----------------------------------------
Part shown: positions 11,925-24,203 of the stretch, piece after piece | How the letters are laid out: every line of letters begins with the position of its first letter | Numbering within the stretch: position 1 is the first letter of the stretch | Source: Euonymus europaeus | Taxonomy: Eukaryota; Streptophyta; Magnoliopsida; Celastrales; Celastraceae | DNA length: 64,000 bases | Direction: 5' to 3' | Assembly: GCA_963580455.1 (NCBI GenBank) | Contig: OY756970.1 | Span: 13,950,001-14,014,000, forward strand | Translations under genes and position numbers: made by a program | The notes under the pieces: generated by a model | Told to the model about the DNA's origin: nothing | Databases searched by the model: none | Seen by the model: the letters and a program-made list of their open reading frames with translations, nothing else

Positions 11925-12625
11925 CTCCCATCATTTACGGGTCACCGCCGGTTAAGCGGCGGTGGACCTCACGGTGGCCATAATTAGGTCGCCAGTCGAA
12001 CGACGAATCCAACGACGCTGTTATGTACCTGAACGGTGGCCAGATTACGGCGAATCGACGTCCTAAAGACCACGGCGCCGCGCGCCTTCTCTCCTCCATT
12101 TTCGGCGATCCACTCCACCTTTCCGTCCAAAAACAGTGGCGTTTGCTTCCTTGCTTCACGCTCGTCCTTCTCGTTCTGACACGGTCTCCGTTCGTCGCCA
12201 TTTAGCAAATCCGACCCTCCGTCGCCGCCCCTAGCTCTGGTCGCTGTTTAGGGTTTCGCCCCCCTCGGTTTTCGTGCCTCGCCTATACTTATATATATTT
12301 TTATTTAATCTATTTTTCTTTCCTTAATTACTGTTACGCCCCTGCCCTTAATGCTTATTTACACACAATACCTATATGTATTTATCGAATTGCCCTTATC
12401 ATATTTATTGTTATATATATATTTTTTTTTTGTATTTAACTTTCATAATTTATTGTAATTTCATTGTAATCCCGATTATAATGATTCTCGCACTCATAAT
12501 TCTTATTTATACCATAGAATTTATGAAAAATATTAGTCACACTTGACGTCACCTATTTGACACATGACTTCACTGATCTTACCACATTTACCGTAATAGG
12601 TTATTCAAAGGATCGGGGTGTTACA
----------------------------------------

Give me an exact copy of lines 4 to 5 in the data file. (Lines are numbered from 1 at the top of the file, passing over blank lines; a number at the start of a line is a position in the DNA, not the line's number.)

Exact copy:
12001 CGACGAATCCAACGACGCTGTTATGTACCTGAACGGTGGCCAGATTACGGCGAATCGACGTCCTAAAGACCACGGCGCCGCGCGCCTTCTCTCCTCCATT
12101 TTCGGCGATCCACTCCACCTTTCCGTCCAAAAACAGTGGCGTTTGCTTCCTTGCTTCACGCTCGTCCTTCTCGTTCTGACACGGTCTCCGTTCGTCGCCA